How Car Rebates and Incentives Work

New Car Incentives

Zero percent interest rate availability is draped on the side of an unsold 2008 Denali at a GMC Truck dealership in Littleton, Colo.
Zero percent interest rate availability is draped on the side of an unsold 2008 Denali at a GMC Truck dealership in Littleton, Colo.
AP Photo/David Zalubowski

Rebates aren't the only way to save money when buying a car. Car makers and dealers offer lots of new car incentives beyond rebates. One of the most common offerings is low-interest financing. When low-interest financing is an option, that means that dealers and manufacturers have partnered with lenders to offer special loans to buyers of a particular vehicle. Many times, those loans are for zero-percent interest.

Since most people have to borrow money to buy a new car, being able to borrow money at zero-percent interest is a big savings. That's because when you borrow money, the interest rate is extra money you have to pay back on top of the money you borrow. In effect, having interest on a loan increases the car's price. For example, if you borrow $20,000 to buy a car at 5 percent interest, over the life of the loan you'll actually end up paying $24,000. However, with zero-percent interest, that extra money is removed. If you borrow $20,000, you'll only have to pay back $20,000.

Usually, consumers are offered a choice between low-interest financing and a cash-back rebate. It's rare that you can take advantage of both. Before you decide which option is the better deal for you, figure out how much money you'll save in the end with low-interest financing. It may end up being more than the cash back rebate.

Other new car incentives you can take advantage of are special leases, where the monthly lease payment is reduced or the money due at signing is reduced. Sometimes dealers will even offer other incentives, like free maintenance or free options (like a free DVD entertainment system) on the car.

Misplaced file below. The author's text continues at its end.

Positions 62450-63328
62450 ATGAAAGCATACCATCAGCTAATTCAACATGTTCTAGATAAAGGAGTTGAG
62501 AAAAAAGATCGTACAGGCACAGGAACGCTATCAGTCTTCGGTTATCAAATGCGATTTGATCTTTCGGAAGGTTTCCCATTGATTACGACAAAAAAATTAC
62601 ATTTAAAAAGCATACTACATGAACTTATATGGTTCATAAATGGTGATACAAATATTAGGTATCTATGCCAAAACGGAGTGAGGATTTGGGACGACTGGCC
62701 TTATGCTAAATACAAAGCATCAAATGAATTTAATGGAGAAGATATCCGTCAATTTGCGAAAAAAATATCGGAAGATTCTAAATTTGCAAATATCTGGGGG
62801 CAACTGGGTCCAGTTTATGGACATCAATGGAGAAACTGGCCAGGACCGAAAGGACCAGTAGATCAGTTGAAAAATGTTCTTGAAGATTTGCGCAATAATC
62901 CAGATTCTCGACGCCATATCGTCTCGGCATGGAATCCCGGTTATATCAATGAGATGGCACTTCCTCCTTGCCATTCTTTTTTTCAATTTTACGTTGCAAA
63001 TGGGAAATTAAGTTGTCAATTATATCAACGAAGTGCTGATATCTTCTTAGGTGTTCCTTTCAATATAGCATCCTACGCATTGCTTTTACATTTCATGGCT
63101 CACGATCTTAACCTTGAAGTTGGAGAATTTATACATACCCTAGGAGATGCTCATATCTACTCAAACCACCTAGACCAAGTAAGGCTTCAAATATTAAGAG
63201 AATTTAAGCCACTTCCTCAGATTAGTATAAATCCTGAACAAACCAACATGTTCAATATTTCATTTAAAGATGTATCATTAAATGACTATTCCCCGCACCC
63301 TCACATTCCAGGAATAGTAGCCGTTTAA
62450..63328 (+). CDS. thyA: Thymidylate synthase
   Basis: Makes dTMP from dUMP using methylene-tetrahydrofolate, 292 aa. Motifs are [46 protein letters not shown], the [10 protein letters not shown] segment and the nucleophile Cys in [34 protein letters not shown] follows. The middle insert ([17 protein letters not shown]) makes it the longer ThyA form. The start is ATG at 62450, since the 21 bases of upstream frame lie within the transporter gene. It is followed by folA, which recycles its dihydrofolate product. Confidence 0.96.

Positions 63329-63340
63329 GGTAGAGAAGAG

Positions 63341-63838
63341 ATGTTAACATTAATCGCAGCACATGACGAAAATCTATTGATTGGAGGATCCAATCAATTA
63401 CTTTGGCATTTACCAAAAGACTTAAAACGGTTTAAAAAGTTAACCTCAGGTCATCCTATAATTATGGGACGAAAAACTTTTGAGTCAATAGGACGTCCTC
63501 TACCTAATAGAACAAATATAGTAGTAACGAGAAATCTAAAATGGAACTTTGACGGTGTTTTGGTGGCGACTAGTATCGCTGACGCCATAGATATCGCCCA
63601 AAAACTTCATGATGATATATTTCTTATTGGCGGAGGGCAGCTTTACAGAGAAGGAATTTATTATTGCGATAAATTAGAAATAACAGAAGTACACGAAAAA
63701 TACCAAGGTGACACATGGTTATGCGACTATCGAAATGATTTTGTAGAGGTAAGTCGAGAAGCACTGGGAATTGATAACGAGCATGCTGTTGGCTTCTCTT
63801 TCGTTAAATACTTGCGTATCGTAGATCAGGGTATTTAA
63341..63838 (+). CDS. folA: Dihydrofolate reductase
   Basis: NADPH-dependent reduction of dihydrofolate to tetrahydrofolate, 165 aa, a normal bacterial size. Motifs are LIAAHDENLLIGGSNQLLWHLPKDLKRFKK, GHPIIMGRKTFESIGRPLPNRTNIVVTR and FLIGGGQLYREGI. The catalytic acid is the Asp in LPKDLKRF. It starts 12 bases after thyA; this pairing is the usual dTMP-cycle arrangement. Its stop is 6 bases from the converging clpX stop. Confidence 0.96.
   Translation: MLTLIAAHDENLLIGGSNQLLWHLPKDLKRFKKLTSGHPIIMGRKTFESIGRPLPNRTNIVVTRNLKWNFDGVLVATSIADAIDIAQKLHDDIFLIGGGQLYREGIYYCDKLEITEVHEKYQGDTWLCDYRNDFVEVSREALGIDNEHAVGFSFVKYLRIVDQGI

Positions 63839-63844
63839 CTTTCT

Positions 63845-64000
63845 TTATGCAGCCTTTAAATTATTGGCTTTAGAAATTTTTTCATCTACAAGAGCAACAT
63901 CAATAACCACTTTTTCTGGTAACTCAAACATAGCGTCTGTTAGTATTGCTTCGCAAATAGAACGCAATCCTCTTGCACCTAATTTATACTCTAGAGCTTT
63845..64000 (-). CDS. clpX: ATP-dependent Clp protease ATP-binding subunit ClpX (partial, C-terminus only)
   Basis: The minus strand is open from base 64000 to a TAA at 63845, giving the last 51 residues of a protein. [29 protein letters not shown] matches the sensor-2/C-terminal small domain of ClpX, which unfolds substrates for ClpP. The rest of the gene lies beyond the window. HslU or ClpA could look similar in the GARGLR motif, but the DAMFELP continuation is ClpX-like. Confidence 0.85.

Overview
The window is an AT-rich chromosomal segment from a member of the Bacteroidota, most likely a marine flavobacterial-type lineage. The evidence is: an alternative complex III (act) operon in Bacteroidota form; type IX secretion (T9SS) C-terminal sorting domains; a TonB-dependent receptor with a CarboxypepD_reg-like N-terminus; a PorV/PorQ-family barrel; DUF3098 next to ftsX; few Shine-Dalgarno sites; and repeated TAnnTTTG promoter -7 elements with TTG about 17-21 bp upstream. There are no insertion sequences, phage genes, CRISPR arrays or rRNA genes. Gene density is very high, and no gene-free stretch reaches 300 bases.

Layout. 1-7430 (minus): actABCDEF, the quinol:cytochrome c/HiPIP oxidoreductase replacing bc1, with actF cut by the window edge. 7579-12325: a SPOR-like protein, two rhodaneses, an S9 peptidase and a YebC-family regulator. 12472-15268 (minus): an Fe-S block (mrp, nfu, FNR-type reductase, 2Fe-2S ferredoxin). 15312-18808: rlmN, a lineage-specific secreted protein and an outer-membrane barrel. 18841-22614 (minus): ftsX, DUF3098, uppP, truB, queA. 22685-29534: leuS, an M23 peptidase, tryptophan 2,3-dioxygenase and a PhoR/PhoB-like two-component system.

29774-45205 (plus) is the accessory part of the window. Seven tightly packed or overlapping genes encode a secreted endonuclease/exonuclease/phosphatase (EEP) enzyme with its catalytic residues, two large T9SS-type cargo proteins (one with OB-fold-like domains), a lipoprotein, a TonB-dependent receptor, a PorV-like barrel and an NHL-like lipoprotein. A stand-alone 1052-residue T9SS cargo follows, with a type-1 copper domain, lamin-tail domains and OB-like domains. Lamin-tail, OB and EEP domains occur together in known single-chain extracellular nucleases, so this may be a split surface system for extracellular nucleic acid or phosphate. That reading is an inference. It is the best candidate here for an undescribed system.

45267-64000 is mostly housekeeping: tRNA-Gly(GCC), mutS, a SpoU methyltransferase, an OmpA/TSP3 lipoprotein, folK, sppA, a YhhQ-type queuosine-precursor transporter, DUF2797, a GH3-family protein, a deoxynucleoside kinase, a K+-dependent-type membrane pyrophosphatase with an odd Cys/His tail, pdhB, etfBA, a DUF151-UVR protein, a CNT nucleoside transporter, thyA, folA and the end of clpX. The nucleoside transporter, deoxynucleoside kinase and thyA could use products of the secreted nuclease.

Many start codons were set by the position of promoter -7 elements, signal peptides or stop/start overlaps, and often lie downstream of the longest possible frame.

While new car rebates and incentives are great, you still need to be an educated consumer. Before you head into the dealership, understand what discounts and incentives are available to you. It's also good to know what a good price for the car you're looking at truly is. And always negotiate the price before any rebates or incentives are applied. Then, all you have to do is drive off the dealer lot in your new car with a smile on your face.

For more information about car rebates and incentives, follow the links below.

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More Great Links


  • Bruzek, Joe, Mike Hanley and Kelsey Mays. "Tax Credits and Cars." (July 1, 2010)
  • "Rebates and Incentives." (July 1, 2010)
  • Gutowski, Tim. "Explaining Dealer Incentives." Feb. 10, 2009. (July 1, 2010)
  • Shepardson, David. "Electric Car Tax Break Proposed." The Detroit News. May 28, 2010. (July 1, 2010)
  • Wasik, John F. "How to Use Incentives." June 30, 2009. (July 1, 2010)